piping plover

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This week on Points North, we look at animals and the threats they face. Great Lakes piping plovers were on the verge of extinction in the 1980s, but recently they’ve been making a comeback. Still, their slow recovery is hindered by absent-minded beach walkers, high water levels and racoons.


Taylor Wizner / Interlochen Public Radio

Half a century ago, hundreds of pairs of piping plovers lived in the Great Lakes. But by the 1980s, they were on the verge of extinction and only a dozen pairs remained.

Over time, wildlife biologists have helped increase the population. But it’s still well below a stable number and each year there’s a new threat.


Piping plovers are small, stout white-gray birds. In the spring, they can be found nesting on the shores of the Great Lakes. Once a fixture on the lakes, the birds are now on the federal Endangered Species List.

Endangered plovers face new threat: snowy owls

Jun 20, 2018
U.S. Fish and Wildlife Service

A new predator has emerged for piping plovers in the Great Lakes.

Snowy owls were recently seen eating plovers in several locations along the Great Lakes, including Sleeping Bear Dunes National Lakeshore in lower Michigan and Vermilion Point in the Upper Peninsula.

Piping plovers are little shorebirds, and they're an endangered species in the Great Lakes region. But they’re making a comeback thanks to conservation efforts and even some heroics.

Piping plovers are little white and gray shorebirds. You might’ve seen them running around on the beach.

Sarah Saunders is a post-doctoral researcher at Michigan State University.

“The majority of the piping plovers in the Great Lakes region nest at Sleeping Bear Dunes,” she says. “The chicks look like little fluffy cotton balls on toothpicks because their legs are really long and they’re very cute. And they make a very high pitched piping noise.”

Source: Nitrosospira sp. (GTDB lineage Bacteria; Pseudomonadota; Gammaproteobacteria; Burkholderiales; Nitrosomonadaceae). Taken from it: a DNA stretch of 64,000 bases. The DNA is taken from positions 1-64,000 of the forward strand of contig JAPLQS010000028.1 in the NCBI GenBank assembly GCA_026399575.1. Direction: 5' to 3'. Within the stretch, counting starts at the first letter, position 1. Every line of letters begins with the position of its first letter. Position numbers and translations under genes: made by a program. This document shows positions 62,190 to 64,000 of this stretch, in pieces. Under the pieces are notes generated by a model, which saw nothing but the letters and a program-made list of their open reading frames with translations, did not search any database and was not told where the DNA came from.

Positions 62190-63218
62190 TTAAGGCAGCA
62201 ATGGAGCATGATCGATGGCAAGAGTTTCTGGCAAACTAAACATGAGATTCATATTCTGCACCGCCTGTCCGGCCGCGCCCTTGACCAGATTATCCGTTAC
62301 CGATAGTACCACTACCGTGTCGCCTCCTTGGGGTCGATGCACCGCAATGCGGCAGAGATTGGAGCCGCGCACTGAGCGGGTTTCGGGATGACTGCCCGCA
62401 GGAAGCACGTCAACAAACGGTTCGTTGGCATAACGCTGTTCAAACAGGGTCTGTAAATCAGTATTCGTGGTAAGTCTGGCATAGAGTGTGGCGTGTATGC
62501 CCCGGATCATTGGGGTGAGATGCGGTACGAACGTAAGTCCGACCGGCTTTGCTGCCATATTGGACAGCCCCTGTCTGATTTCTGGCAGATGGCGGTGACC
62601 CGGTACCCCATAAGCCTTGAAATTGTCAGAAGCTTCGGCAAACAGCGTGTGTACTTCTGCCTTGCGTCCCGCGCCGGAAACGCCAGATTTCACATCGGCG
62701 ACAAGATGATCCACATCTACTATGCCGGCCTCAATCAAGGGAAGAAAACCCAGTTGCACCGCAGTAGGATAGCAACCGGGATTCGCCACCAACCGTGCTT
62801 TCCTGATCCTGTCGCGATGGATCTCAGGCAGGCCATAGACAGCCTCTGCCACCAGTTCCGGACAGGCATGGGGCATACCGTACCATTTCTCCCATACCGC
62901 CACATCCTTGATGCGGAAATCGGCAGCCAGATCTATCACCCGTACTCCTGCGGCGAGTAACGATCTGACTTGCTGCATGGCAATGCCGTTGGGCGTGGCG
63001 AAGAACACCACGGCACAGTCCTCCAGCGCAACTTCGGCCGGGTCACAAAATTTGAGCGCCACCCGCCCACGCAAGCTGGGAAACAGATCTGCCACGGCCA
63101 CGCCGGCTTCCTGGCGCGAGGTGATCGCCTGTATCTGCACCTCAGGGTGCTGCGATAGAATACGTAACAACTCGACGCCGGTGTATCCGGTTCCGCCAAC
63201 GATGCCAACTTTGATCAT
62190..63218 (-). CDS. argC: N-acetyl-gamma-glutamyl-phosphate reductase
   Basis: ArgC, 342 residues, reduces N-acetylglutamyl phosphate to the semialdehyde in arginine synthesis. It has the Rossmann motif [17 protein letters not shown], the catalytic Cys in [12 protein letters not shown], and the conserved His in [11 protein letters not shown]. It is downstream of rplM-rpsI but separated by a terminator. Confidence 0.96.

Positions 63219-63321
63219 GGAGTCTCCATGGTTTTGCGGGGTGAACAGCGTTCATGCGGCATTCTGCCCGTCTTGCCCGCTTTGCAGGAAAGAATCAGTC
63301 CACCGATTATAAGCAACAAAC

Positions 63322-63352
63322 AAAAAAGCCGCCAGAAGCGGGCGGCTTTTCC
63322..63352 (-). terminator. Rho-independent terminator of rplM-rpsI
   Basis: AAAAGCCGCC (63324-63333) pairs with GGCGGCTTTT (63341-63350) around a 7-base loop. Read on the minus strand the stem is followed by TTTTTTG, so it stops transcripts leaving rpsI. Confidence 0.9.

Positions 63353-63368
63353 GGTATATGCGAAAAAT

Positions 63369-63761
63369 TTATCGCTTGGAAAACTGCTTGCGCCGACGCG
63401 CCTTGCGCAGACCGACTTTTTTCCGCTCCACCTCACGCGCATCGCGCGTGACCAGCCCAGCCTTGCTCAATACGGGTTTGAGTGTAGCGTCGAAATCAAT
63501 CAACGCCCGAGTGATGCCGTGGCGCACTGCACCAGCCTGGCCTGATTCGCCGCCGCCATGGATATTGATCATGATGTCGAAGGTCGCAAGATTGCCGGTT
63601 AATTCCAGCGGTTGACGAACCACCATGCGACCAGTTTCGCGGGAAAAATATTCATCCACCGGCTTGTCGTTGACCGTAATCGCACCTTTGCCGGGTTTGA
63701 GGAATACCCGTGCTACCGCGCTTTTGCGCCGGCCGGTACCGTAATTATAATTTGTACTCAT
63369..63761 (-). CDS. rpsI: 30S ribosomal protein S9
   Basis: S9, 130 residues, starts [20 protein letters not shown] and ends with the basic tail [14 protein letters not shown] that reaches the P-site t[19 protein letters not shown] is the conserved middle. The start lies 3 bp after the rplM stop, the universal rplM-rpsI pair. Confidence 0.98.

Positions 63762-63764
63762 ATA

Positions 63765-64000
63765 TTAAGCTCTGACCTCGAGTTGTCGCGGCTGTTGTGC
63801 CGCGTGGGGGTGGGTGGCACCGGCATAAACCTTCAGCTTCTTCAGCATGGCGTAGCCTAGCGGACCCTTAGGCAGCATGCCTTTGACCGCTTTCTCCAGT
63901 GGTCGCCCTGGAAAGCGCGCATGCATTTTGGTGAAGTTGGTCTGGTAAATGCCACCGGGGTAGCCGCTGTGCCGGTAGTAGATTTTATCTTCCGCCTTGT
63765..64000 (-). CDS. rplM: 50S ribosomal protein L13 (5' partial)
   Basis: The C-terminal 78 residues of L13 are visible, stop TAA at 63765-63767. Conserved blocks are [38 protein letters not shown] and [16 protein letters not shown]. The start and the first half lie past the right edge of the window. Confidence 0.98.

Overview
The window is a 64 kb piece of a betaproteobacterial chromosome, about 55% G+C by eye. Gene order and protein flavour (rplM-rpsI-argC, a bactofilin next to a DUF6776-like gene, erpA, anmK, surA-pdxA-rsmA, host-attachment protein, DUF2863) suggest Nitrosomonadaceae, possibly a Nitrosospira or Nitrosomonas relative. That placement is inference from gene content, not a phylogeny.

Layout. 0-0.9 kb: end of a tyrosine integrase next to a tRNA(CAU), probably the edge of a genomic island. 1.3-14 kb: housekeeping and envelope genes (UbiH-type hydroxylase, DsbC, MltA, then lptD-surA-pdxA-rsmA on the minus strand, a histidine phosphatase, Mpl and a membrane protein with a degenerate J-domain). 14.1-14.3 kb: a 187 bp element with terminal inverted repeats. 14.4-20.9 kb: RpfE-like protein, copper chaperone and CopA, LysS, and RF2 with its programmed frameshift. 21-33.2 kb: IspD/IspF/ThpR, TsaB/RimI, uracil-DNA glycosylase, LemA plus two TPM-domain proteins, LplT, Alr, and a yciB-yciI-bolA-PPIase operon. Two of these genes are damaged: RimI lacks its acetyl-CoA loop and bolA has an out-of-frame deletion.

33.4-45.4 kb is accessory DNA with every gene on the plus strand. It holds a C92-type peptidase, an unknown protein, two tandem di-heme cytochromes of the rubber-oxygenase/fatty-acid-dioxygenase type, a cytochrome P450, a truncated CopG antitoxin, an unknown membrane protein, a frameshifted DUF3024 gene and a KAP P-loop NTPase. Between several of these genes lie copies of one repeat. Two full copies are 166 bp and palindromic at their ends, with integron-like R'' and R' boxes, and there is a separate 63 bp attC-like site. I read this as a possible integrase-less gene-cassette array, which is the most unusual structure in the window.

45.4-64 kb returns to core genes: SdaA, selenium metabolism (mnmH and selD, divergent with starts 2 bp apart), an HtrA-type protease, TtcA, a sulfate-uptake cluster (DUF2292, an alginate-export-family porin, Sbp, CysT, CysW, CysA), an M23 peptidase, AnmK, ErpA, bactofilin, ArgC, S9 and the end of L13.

Plover Versus Merlin in the National Lakeshore

Jun 28, 2012

For decades wildlife officials and volunteers have gone the extra mile to help the piping plover reestablish itself in the Great Lakes. A couple of decades ago the bird was nearly wiped out in the region.

But to help plovers sometimes means killing another threatened species. A small falcon called a merlin is a main predator of piping plovers.

Now there’s a new effort to catch and remove the falcons instead of shooting them. But it’s not easy.

Piping Plovers

Jul 1, 2009


It's shaping-up to be a banner year for the Piping Plover.

The Great Lakes population of the small shorebird has been listed as an endangered species since 1986.

At that time, there were right around a dozen nesting pairs.

Today, more than 60 nesting pairs are sitting on nests around the Great Lakes.

Dr. Francie Cuthbert is a professor at the University of Minnesota.    She's also on the staff at the University of Michigan Biological Research Station near Pellston.

And she's been following the piping plover for more than 20 years.